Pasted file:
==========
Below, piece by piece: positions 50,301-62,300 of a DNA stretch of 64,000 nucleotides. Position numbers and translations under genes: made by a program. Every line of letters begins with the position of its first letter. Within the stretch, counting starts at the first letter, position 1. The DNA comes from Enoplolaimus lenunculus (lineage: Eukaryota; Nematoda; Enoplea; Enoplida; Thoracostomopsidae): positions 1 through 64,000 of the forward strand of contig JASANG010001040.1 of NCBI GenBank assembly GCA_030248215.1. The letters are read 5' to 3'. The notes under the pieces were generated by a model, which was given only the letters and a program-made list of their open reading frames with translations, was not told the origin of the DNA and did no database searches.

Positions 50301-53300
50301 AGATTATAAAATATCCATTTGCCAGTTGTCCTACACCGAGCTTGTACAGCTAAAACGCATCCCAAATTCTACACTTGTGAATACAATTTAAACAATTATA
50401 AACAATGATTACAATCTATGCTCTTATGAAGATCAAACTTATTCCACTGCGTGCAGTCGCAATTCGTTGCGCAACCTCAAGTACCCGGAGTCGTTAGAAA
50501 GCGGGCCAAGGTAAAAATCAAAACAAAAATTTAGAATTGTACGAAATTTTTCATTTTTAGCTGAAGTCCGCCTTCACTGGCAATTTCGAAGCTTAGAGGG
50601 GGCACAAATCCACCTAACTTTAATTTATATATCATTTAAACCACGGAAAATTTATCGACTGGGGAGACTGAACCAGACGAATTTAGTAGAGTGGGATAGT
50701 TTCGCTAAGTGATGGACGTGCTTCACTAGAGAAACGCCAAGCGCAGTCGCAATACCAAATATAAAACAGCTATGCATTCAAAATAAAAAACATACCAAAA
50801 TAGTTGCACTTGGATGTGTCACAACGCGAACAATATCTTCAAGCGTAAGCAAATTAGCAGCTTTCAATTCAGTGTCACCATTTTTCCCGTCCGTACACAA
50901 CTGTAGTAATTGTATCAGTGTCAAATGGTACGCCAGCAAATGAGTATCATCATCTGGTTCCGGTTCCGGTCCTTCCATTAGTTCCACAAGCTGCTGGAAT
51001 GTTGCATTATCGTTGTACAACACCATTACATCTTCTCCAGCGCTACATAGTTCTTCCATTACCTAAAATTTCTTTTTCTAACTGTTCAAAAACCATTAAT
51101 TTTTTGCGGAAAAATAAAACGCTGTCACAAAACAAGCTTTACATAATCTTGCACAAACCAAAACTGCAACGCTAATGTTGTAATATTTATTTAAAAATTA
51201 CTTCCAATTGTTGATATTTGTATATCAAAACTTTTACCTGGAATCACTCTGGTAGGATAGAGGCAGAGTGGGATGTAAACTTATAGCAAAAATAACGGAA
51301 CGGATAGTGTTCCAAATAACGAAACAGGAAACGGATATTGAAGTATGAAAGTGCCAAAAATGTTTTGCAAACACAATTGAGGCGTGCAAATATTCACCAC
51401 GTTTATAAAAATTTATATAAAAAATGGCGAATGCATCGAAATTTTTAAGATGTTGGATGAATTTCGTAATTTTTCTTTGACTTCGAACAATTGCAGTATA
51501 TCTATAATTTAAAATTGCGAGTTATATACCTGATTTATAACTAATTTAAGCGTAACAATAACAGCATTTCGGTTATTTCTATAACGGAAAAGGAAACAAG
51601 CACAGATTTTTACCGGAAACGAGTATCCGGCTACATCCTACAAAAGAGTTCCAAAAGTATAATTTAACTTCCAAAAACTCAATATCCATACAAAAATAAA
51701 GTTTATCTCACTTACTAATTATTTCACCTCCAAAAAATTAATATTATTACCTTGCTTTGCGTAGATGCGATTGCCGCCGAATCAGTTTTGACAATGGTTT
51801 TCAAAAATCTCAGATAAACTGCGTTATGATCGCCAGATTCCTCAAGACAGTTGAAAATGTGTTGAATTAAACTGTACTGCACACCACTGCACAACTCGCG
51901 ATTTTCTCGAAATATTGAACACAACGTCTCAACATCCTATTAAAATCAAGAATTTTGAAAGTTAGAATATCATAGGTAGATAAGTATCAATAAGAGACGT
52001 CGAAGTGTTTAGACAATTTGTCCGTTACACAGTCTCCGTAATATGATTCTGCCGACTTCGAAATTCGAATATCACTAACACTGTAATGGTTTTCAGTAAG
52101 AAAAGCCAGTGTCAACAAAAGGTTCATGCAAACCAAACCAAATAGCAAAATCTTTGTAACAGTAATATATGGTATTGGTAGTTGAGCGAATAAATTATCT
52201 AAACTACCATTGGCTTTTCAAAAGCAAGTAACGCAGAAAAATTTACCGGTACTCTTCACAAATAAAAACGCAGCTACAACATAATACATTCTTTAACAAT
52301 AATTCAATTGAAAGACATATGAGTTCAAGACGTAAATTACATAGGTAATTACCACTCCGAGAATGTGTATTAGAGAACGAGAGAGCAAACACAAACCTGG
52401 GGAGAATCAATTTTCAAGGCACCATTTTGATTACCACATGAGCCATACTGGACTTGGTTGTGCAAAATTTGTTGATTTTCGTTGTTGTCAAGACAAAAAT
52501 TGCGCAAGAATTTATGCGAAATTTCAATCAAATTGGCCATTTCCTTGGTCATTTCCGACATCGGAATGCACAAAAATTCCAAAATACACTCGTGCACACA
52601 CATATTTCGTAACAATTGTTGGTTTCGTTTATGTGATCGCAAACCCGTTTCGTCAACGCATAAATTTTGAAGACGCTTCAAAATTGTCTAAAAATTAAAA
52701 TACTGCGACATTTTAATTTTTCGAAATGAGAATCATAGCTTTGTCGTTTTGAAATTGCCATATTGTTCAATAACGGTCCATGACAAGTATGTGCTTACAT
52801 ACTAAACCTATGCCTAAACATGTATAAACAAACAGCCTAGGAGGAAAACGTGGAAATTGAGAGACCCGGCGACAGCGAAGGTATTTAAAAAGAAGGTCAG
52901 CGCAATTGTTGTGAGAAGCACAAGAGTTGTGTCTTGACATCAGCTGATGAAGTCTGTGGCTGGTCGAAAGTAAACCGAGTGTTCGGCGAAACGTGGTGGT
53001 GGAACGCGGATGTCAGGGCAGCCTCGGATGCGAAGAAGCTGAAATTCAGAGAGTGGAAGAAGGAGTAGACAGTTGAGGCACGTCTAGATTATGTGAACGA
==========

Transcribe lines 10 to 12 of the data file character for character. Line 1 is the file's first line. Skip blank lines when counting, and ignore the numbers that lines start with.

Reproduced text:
51001 GTTGCATTATCGTTGTACAACACCATTACATCTTCTCCAGCGCTACATAGTTCTTCCATTACCTAAAATTTCTTTTTCTAACTGTTCAAAAACCATTAAT
51101 TTTTTGCGGAAAAATAAAACGCTGTCACAAAACAAGCTTTACATAATCTTGCACAAACCAAAACTGCAACGCTAATGTTGTAATATTTATTTAAAAATTA
51201 CTTCCAATTGTTGATATTTGTATATCAAAACTTTTACCTGGAATCACTCTGGTAGGATAGAGGCAGAGTGGGATGTAAACTTATAGCAAAAATAACGGAA